Three senior officials from the leadership of the US Navy spent $ 1,6 million on the production of silencers for the US Navy special forces rifles. However, the contractor was the car service master in California. Staff naval the administration paid the mechanic $ 8 thousand for the work, and assigned the rest.
Persons involved in the investigation of the plundering of funds were three senior staff of the US Navy, The Washington Post reports. According to the newspaper, one of them is the deputy head of the fleet planning department, David Landersmann.
Landersmann learned that the fleet needed silencers for special forces rifles. The production scheme seemed simple to him, and he offered to participate in the fraud to his brother Mark, who owned a car repair shop. Mark agreed to participate in the scam, the newspaper said, citing its sources in the US Navy.
After that, David Landersmann organized the signing of a contract to develop the latest silencers for special forces rifles. The contract cost involved allocating more than $ 1 million for “development, risk assessment and research.”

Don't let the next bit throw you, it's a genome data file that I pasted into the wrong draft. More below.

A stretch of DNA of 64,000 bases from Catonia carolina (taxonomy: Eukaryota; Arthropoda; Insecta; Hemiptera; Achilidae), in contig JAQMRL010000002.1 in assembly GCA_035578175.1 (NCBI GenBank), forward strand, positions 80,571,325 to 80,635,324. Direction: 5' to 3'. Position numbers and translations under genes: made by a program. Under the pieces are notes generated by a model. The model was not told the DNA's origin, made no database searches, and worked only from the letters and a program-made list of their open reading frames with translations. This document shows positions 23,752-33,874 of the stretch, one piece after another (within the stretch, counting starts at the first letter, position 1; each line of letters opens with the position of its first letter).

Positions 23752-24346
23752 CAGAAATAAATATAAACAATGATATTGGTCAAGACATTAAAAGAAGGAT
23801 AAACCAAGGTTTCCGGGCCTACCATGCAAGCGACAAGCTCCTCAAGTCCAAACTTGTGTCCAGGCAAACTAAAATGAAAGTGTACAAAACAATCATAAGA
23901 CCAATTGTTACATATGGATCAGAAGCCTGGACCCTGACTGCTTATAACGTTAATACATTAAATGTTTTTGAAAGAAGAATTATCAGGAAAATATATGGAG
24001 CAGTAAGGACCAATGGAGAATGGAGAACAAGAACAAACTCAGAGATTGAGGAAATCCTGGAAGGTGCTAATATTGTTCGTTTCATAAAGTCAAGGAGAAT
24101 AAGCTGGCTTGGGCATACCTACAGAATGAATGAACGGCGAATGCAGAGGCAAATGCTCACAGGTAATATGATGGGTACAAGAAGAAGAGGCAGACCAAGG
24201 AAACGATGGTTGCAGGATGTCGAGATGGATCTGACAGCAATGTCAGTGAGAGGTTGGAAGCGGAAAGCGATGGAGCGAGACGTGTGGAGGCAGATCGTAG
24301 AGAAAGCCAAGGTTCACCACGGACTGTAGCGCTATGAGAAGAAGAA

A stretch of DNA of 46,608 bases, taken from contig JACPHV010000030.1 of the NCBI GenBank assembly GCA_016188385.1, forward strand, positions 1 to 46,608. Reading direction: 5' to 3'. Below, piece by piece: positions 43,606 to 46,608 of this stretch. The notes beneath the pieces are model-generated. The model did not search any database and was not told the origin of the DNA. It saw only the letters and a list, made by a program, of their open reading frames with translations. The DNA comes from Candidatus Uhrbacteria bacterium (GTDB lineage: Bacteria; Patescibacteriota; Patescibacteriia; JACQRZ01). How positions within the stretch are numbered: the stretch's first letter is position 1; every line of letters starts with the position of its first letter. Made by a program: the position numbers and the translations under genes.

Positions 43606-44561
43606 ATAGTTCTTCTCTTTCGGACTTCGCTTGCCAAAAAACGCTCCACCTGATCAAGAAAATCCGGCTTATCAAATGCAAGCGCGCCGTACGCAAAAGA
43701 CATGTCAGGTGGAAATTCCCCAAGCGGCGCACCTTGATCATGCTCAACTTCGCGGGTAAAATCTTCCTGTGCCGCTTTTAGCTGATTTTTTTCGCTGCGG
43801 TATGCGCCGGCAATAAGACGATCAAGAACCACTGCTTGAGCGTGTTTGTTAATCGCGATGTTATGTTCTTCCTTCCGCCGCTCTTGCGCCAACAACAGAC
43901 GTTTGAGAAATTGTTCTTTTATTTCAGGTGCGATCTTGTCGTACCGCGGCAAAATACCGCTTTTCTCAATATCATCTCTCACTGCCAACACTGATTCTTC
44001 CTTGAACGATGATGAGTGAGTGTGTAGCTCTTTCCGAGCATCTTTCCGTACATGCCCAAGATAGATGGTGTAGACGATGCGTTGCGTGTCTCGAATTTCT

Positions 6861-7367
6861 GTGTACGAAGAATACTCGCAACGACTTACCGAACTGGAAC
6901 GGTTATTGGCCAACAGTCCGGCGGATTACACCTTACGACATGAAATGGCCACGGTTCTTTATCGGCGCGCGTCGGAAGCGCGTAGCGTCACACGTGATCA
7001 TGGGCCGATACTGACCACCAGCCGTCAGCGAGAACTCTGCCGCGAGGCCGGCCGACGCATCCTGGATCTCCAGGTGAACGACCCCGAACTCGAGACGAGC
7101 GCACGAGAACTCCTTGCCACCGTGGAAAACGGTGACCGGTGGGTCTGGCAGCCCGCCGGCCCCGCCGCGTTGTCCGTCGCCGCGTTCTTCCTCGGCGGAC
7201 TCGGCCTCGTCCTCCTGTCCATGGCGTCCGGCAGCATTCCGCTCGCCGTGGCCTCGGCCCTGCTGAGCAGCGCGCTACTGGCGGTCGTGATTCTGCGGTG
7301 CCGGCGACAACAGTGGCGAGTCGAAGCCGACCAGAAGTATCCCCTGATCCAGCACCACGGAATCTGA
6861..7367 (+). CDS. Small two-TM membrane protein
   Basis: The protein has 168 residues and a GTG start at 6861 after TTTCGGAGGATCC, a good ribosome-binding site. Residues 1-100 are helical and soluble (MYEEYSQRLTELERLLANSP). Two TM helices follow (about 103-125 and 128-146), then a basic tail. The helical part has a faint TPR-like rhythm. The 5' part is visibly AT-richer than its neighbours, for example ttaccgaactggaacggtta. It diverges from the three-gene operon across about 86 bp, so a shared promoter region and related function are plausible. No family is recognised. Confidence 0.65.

The contract was approved by fleet intelligence leaders. After that, the funds for the execution of the contract were transferred to a large firm CACI, which executes contracts for the Pentagon. In turn, the company, in consultation with the intelligence officers, transferred the contract to the firm that was created by David's brother, Mark Landermann.
Landersmann Jr. received the funds of the Navy. In coordination with his brother, he created a scheme for the production of silencers for special forces. After that, Mark Landersmann handed over the drawings to his auto repair shop master Carlos Robles. He asked the master to make "silencers for specific engines." Robles was happy with the extra work and produced more 300 engine silencers for $ 8 thousands.
All participants in the multistage scam will be brought to justice, notes The Washington Post. High-ranking intelligence officers have already acquired lawyers and refuse to talk to the press about the silencers for special forces rifles.
This is not the first scandal in the leadership of the fleet recently. At the end of last week, reports appeared in the American press about the start of an official investigation against Vice-Admiral Ted Branch, head of the fleet intelligence service, and his subordinate Vice-Admiral Bruce Lawless. They are accused of receiving a bribe from one of the large firms that works with the US Navy.